But, imagine a world where children are born without genitals and you only got to find out the sex at puberty! How might we raise children then? At a very basic level, our expectations would be more equal and less gender-biased. The labels we reserve for socially favored gender behavior would become meaningless, and we'd finally end the inequality between sexes.

But these rigid binary gender rules do exist within our society, and this places uncomfortable pressures on children and their parents as the young person tries to work out how to be themselves in a society that places so many limitations of what they can do based on their nominal sex. Within schools there is a significant problem of homophobic bullying, but the reality is that it's the gender non-conformity that gets picked on; it has nothing to do with who they want sex with.

Recently we had a significant a brou-ha-ha over the supposed gender confusion of young Shiloh, child of Angelina Jolie and Brad Pitt. Shiloh is only four - the world is a fascinating and exciting place with so many potentials and here is a young person exploring the world and making sense of how to be in it. Shiloh has rather cleverly worked out that there was a fork in the road of the life journey and having inadvertently been sent down the route towards 'girl-world' and 'womanhood' has quickly realized that boyhood and masculinity would make a more appealing journey.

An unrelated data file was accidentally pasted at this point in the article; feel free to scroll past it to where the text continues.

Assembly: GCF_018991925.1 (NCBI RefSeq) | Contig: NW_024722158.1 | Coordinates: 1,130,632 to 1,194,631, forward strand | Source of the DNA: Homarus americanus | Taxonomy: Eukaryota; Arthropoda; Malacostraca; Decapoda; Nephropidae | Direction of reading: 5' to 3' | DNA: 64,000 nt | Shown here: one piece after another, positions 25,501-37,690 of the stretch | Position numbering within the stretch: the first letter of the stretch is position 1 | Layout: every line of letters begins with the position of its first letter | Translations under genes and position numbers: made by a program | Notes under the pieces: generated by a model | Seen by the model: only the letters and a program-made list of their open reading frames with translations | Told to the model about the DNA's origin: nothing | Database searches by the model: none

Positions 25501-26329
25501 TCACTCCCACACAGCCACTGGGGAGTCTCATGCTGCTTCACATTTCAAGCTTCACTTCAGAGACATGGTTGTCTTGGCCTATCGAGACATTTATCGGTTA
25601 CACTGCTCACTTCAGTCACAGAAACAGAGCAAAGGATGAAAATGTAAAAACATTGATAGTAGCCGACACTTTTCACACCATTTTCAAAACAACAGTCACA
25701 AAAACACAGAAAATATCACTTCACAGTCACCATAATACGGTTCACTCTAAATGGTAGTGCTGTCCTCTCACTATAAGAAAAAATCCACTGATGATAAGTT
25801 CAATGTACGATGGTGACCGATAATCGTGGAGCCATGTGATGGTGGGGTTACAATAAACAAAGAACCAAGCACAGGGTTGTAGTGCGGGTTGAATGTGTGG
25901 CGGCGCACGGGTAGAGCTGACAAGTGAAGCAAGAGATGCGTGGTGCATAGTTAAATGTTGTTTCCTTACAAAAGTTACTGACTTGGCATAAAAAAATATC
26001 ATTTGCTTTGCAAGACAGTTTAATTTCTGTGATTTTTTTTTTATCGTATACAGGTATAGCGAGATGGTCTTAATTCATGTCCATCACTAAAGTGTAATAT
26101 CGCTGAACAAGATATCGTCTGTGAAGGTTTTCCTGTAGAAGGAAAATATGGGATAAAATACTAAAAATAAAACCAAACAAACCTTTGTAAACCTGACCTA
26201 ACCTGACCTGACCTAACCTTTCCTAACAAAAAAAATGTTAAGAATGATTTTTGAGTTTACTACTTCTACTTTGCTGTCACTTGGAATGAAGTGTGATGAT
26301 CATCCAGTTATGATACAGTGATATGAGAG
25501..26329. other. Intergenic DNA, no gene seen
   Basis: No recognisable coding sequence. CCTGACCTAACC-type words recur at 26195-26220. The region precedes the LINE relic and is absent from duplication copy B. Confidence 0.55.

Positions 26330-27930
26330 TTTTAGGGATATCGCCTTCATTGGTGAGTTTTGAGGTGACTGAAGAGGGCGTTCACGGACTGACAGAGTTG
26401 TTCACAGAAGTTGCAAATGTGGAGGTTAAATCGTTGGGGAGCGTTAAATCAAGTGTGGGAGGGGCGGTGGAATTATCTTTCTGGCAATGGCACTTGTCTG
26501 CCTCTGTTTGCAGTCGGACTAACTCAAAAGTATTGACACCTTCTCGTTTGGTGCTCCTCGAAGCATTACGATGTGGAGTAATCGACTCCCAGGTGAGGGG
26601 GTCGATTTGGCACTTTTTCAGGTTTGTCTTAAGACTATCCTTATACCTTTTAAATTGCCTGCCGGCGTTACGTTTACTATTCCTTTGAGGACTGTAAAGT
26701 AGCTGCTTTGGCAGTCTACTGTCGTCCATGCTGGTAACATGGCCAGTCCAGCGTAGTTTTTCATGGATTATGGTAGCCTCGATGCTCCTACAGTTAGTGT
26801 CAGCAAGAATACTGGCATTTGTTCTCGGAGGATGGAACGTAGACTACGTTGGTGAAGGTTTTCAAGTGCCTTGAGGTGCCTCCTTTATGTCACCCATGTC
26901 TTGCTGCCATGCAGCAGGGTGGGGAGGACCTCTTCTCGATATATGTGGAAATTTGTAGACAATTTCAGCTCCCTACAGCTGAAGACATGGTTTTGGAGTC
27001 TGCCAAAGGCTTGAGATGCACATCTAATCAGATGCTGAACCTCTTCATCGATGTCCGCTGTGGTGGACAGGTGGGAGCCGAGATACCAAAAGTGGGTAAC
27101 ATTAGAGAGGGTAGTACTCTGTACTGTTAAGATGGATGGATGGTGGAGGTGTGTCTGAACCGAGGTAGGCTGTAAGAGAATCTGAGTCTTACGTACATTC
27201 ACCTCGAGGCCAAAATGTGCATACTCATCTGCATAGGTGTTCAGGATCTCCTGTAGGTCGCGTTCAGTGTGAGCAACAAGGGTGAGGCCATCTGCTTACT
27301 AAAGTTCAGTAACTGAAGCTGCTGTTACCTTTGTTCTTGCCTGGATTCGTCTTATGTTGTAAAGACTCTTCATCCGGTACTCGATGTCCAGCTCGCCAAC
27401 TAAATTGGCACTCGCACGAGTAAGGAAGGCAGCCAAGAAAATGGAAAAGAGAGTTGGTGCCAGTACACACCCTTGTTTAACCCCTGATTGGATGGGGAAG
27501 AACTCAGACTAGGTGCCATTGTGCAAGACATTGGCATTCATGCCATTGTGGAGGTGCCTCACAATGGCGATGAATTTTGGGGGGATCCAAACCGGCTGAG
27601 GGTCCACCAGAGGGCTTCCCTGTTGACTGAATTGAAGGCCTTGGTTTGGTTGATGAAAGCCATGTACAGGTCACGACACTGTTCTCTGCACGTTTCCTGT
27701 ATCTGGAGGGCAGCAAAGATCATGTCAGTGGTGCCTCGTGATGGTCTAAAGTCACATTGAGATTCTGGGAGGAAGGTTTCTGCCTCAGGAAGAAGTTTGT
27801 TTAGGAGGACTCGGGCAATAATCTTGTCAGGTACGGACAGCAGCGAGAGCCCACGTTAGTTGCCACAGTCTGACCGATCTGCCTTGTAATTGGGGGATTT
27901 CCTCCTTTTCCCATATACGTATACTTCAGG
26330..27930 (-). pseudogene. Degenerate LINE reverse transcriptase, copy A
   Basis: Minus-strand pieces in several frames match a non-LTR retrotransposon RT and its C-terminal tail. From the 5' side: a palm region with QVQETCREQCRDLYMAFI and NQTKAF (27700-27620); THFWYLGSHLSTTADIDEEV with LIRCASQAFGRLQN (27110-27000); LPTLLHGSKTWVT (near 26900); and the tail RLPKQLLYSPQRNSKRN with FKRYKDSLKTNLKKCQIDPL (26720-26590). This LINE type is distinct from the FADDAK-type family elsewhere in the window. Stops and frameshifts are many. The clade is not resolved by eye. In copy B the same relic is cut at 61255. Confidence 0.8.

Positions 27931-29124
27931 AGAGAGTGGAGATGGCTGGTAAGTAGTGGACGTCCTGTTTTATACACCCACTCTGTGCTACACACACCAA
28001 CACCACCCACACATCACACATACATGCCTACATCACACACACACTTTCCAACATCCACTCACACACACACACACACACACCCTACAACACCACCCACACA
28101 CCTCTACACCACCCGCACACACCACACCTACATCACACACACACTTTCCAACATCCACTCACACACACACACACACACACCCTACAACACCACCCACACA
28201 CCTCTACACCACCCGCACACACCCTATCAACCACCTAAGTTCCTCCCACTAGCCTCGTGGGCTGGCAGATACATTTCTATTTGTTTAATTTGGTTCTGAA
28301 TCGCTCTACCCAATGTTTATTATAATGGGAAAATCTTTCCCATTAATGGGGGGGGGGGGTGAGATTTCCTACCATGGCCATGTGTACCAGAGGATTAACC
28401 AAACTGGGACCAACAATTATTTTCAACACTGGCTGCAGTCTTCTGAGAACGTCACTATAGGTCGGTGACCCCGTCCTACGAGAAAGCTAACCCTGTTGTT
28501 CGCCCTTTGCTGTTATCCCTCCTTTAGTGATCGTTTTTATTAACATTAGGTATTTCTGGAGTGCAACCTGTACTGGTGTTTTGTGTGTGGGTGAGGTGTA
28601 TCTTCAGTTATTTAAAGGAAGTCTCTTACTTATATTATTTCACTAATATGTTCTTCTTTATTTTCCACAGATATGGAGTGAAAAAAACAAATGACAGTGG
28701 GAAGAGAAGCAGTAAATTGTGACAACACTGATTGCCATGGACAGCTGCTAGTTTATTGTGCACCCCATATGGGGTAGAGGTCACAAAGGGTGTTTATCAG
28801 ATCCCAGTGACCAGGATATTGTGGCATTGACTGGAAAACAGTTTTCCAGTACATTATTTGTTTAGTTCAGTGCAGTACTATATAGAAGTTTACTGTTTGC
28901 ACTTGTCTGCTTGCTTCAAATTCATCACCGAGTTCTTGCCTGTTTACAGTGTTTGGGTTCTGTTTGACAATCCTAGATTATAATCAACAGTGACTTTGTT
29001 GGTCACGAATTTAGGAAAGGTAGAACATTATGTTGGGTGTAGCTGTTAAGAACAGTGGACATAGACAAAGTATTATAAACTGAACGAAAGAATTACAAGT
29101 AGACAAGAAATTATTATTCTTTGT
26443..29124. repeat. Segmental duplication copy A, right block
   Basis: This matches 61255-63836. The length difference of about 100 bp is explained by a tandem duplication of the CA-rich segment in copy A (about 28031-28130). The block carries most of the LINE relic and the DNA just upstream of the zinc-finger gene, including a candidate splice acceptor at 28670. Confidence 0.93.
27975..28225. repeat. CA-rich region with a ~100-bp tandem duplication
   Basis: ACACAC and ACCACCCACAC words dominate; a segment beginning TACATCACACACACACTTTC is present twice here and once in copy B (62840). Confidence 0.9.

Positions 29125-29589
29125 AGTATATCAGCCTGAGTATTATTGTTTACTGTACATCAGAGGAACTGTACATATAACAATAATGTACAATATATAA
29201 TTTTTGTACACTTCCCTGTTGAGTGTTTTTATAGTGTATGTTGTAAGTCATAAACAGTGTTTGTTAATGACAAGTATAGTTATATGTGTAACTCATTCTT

And yet people feel frightened by this. Newspapers, web-forums and blogs were awash with comments questioning the outcome of all of this. Parents and children alike are under close scrutiny to follow these strict gender rules - I mean, try buying a girl toy that isn't pink or purple at the moment: It's quite a challenge. The rules it seems are simple: Boys should be boys and like boy stuff, girls should be girls and be pretty and well-behaved, and surrounded by pink and purple sparkly things (and waiting for a prince to come for them).